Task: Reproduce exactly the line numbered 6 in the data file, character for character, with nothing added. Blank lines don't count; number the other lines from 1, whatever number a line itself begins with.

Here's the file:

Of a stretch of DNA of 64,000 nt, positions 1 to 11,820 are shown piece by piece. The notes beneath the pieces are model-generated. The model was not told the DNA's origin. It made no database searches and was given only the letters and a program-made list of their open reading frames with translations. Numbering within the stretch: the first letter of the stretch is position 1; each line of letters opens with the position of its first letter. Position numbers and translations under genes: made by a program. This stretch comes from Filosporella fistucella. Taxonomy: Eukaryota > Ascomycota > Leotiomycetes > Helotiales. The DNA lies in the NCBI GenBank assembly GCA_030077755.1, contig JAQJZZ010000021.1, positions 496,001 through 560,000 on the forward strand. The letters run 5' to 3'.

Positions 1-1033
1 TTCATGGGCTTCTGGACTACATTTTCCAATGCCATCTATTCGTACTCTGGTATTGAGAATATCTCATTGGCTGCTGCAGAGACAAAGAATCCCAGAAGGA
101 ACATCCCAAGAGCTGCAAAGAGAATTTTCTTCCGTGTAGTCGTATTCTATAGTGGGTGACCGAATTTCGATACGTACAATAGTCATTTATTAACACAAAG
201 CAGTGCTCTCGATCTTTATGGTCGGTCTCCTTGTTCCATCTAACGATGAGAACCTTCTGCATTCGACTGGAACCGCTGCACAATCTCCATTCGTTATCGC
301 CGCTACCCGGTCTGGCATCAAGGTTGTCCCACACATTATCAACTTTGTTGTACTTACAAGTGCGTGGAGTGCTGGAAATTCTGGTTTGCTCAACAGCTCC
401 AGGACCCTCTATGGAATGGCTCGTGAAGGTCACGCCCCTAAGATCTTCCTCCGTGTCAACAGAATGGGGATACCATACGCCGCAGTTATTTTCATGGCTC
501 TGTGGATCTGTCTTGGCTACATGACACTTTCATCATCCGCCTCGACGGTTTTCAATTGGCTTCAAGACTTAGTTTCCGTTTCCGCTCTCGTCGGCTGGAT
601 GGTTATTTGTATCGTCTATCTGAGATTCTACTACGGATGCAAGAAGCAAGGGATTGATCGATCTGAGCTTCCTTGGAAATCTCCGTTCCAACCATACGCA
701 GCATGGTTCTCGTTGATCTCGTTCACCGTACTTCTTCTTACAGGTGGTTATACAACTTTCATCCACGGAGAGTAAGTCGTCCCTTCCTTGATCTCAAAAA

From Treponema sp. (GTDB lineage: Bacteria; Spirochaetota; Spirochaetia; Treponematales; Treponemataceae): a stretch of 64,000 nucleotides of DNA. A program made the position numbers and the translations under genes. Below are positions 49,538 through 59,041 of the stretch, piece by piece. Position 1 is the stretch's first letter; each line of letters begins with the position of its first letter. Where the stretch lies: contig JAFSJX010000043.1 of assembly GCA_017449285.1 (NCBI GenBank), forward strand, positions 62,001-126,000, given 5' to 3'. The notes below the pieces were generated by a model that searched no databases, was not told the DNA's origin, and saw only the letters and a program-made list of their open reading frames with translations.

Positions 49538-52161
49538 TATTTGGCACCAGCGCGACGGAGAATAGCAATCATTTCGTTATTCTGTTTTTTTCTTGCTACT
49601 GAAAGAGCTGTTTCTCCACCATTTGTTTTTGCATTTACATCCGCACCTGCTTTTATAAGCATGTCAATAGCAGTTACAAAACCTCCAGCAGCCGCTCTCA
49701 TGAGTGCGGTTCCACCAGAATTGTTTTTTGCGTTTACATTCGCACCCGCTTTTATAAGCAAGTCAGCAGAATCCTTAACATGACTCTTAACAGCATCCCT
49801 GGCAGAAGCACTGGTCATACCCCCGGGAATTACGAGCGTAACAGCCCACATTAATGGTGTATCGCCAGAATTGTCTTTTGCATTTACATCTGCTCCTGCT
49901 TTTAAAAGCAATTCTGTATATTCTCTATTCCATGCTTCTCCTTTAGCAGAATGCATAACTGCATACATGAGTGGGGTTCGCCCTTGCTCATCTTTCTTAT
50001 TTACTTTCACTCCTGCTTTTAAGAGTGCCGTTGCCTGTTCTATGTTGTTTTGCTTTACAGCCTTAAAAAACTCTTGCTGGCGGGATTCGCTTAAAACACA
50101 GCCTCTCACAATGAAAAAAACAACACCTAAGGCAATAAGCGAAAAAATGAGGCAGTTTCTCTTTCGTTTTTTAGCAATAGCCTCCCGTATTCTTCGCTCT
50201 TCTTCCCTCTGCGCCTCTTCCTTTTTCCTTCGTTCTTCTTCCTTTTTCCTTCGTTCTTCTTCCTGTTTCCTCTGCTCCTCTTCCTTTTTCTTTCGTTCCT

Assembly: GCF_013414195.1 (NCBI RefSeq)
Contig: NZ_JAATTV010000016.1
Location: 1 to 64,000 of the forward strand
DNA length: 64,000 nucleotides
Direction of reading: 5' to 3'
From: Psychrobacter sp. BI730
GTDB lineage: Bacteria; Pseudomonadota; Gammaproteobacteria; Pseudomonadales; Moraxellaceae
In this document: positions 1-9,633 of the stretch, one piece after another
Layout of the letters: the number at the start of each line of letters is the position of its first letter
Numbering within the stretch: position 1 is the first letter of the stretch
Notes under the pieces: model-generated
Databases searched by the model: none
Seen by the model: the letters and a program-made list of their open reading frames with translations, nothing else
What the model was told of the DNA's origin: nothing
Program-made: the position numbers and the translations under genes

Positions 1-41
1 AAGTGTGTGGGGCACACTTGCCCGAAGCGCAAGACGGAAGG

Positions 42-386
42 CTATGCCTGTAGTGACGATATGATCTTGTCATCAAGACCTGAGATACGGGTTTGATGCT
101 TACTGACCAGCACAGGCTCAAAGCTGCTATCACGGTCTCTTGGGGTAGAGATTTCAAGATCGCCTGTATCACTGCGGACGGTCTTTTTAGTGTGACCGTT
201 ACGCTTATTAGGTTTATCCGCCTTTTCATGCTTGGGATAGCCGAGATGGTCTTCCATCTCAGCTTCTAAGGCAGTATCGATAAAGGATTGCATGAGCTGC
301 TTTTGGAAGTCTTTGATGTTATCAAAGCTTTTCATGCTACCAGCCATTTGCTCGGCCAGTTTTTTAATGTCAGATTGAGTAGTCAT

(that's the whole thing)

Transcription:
301 CGCTACCCGGTCTGGCATCAAGGTTGTCCCACACATTATCAACTTTGTTGTACTTACAAGTGCGTGGAGTGCTGGAAATTCTGGTTTGCTCAACAGCTCC